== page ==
Did you know that the screening age for colorectal cancer was lowered to 45?
Based on recent research, the American Cancer Society (ACS) lowered the recommended age to begin colon cancer screening from 50 to 45. The five-year difference is important to note when it comes to managing your health care. The ACS predicts that in 2019 more than 23,000 Oregonians will receive a diagnosis of colon cancer. Learning more about the screening process is one step a patient can take in preventing and fighting this dreaded disease.
What is Colorectal Cancer?
This cancer is more commonly known as colon cancer. Colorectal cancer develops in either the colon, the rectum, or both. Polyps form in the lining of the colon or rectum and screening is a useful tool for detecting them.
Not all polyps are cancer. There are two types of polyps, one type is not cancerous while the other type is considered pre-cancerous—meaning it can develop into cancer.
Why Should I Be Screened for Colon Cancer?
Proactive behavior is always good strategy when it comes to your health. Certain types of colon and rectal cancers can be prevented through regular screenings. Screenings can detect precancerous growths that can be removed before they develop into cancerous growths, or even the very early stages of cancer.
Early detection is important with all cancers and for patients with colorectal cancer, the statistics are encouraging: 90% of people who received an early diagnosis live beyond five years.
Bottom line: Early detection saves lives. If you are age 45 and of average risk for colorectal cancer, talk with your doctor regarding a screening. If you are younger than 45 and have a family history or other high-risk factors, schedule a screening sooner rather than later
Why Was the Age Lowered?
After a full review of the data, researchers discovered a concerning trend: cases of colorectal cancer are increasing among young adults. In order to better detect, and to prevent new cases, the Guideline Development Committee of the ACS decided to lower the recommended screening age.
Cancer researchers know that new cases relating to younger adults are on the rise and they continue to study why. What they do know is that obesity, lack of exercise, and poor nutrition are among the contributing factors.
What researchers and the ACS want to do most is to change public perception of the disease as one that only affects older people. Cancer researchers have estimated that in the next 10 years colorectal cancer rates will raise by 90% in people ages 20 - 34 and by 28% in people ages 35 - 49
The ACS continues to increase efforts for raising awareness about the new recommended screening age. By doing so, they hope younger adults will take note and action by scheduling a screening appointment.
What is the Difference Between Average and High Risk?
The amount of risk one person faces for developing colorectal cancer is an important factor when it comes to screening. Your doctor may, or may not consider screening necessary depending upon your level of risk. Understanding the criteria associated with average vs. high risk is important for clear communication with your doctor.
- Average Risk - People considered at average risk for colorectal cancer have no known family history and are on average, fairly healthy. They should begin screening at the recommended age of 45 and continue with regular screenings until age 75. At that time, the patient and their doctor can discuss whether to continue with screenings.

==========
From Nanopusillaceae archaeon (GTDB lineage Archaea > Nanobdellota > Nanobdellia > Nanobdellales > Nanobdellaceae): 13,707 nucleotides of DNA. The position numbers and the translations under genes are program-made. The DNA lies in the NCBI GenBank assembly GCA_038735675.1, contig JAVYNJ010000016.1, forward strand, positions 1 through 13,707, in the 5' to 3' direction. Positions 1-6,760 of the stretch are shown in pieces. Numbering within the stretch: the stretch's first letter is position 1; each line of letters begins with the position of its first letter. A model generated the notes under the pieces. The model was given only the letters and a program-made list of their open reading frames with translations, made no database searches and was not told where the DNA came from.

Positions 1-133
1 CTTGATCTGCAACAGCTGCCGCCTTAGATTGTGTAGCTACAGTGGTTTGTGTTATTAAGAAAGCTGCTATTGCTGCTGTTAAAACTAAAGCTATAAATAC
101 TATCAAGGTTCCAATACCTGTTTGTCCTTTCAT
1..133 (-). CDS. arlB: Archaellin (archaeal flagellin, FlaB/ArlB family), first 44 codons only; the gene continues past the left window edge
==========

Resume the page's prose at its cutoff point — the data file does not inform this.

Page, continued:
- High Risk - Important contributing factors that place many people at high risk for colorectal cancer are:
- Family history of colon or rectal cancer
- History of inflammatory bowel disease
- Receiving radiation treatment to the pelvic region for a previous cancer
For those with high risk, ACS guidelines recommend screenings earlier than age 45, and more frequent screenings. Talk with your doctor about recommendations for your specific medical history.
What is a Colonoscopy?
A standard colonoscopy involves the use of a colonoscope, a flexible lighted tube that is inserted into the rectum. The colonoscope features a lens for viewing and a tool for removing tissue. Air is inserted into the rectum, helping doctors to better view the colon lining. If any abnormal growths are identified, they can be removed for testing during this procedure. There are two important steps that contribute to a successful test:
- Most patients receive some type of sedation for the test.
- A thorough cleansing of the colon is necessary preparation for a colonoscopy.
According to the National Cancer Institute, studies show that colonoscopy screenings can reduce colorectal cancer deaths as much as 60-70%, which is why a colonoscopy is often the preferred screening test for early detection. A key benefit of a colonoscopy is the ability to view the entire colon.
Other Common Types of Screening for Colon and Rectal Cancers
- Virtual colonoscopy (CT colonoscopy)
- Flexible sigmoidoscopy
- At-home stool DNA test
- At-home guaiac-based fecal occult blood test (gFBOT)
- At-home fecal immunochemical test (FIT)
Start Talking About It
We understand - Colorectal cancer is not a pleasant subject. The ACS encourages people to move beyond the uncomfortable feelings of discussing the disease and its symptoms. Remember, more than 23,000 Oregonians will possibly receive a colorectal cancer diagnosis this year. Know that if you receive a colorectal cancer diagnosis, you are not alone. Oregon is home to many highly experienced oncology professionals who are standing by to help you.
Catch cancer early by scheduling regular screenings, paying attention to symptoms, and learning your family history. These simple steps might just save your life.